Ellen Gilchrist, a native of Vicksburg, Mississippi, had spent six years devoted to the craft of poetry when she began writing short stories. She published her first collection of poetry, “The Land Surveyor’s Daughter,” in 1979. In “The Writing Life,” she recalls learning “how to polish and edit poetry until it shone like a mirror” and she applied that skill to short story writing. Gilchrist composed her first story, “In the Land of Dreamy Dreams,” under the guidance of her teacher Bill Harrison at the University of Arkansas where she would later teach. The rest of the stories would be written in New Orleans; Gilchrist describes that time in “The Writing Life”: “I was in one of the spells that artists all know can happen. I knew what I wanted to write about and I just sat down and wrote it.”
Gilchrist sent the stories to Harrison one by one for feedback. Besides writing suggestions, he offered up his literary agent in New York. While many writers would have jumped at the chance, Gilchrist “didn’t want any strangers in New York judging [her] work” and took an offer from the University of Arkansas Press in 1981. The small press was looking for a lead fiction writer and Gilchrist was the perfect fit, but no one could have predicted that her first collection of short stories, titled “In the Land of Dreamy Dreams,” would sell 10,000 copies in the first week and would be reprinted seven times.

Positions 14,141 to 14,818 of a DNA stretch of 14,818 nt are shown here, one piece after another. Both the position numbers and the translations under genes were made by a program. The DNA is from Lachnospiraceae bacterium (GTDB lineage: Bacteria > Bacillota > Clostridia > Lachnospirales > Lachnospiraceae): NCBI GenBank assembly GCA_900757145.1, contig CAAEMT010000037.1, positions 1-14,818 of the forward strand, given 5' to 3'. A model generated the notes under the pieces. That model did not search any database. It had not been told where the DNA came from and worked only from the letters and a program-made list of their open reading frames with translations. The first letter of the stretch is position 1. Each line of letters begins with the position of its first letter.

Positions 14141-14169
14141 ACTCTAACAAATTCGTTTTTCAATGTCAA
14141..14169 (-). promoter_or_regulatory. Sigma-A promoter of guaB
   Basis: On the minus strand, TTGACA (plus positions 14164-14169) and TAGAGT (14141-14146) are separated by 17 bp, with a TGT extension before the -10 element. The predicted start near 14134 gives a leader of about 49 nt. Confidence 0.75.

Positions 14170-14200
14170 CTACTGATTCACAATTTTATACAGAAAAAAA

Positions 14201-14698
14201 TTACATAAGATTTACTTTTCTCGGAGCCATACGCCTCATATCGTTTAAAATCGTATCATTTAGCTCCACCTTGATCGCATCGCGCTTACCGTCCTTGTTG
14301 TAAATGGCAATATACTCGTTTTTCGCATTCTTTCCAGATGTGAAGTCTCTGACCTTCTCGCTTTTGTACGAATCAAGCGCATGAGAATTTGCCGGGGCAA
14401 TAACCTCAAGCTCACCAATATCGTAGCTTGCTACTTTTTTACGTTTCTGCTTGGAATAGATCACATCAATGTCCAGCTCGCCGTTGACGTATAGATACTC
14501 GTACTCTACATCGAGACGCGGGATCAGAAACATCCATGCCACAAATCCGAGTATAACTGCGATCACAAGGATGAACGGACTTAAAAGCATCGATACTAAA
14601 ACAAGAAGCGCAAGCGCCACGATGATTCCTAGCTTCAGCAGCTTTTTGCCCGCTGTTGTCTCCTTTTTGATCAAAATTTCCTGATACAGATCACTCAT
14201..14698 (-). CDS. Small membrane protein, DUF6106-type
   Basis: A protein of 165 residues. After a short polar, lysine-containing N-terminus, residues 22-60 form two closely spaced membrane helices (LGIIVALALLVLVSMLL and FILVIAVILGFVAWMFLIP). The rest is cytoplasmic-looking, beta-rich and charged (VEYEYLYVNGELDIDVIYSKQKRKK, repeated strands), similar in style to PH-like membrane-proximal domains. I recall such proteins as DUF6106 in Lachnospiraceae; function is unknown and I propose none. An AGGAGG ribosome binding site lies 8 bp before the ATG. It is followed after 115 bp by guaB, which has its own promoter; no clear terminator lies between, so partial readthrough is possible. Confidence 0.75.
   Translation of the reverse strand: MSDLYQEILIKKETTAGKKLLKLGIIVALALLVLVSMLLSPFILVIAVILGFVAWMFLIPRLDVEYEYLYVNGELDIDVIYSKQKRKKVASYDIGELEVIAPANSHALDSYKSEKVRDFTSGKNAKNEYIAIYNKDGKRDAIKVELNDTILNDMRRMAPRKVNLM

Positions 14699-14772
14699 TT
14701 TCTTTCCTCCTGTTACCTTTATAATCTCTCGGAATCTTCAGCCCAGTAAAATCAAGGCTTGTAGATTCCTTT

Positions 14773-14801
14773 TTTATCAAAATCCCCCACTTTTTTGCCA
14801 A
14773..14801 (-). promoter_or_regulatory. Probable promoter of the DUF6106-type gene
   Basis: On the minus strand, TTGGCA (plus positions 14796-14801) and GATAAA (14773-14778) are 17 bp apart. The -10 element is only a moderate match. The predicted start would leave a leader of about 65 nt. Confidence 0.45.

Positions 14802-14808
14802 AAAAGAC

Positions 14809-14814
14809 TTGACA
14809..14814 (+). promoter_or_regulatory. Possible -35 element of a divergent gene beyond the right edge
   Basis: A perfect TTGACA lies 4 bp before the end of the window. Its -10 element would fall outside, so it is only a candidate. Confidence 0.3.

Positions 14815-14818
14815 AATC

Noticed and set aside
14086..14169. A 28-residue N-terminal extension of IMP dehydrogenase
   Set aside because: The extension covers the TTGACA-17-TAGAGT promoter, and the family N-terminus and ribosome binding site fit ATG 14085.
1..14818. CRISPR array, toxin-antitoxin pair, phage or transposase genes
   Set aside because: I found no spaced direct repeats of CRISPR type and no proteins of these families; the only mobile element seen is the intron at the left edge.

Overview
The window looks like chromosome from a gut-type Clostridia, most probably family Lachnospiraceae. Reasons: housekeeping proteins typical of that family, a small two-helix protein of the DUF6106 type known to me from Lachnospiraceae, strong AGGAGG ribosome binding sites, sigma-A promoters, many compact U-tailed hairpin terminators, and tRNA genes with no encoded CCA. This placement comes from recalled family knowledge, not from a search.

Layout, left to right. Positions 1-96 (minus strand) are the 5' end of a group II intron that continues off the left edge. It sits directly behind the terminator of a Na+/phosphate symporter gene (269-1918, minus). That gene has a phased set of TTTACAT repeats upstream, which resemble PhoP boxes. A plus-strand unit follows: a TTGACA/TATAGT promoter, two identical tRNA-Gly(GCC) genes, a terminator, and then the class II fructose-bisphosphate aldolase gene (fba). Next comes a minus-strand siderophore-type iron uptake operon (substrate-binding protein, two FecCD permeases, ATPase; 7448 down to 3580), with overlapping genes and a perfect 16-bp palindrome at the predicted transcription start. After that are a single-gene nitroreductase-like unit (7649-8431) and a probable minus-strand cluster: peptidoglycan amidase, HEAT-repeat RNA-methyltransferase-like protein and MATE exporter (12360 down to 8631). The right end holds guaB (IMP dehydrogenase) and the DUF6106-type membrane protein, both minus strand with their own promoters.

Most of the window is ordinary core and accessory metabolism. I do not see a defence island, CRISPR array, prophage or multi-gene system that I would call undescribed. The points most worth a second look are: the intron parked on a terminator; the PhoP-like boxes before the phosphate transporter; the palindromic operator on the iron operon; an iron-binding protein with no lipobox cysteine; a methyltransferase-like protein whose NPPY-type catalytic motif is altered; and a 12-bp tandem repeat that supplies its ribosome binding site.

“In the Land of Dreamy Dreams” launched Ellen Gilchrist’s literary career and soon she was ready to accept a contract from Little Brown. First editions of “Dreamy Dreams” are difficult to come by but for collectors this debut work featuring the artwork of Ginny Stanford is prized.
Original to the Clarion-Ledger.
See more Ellen Gilchrist first editions here.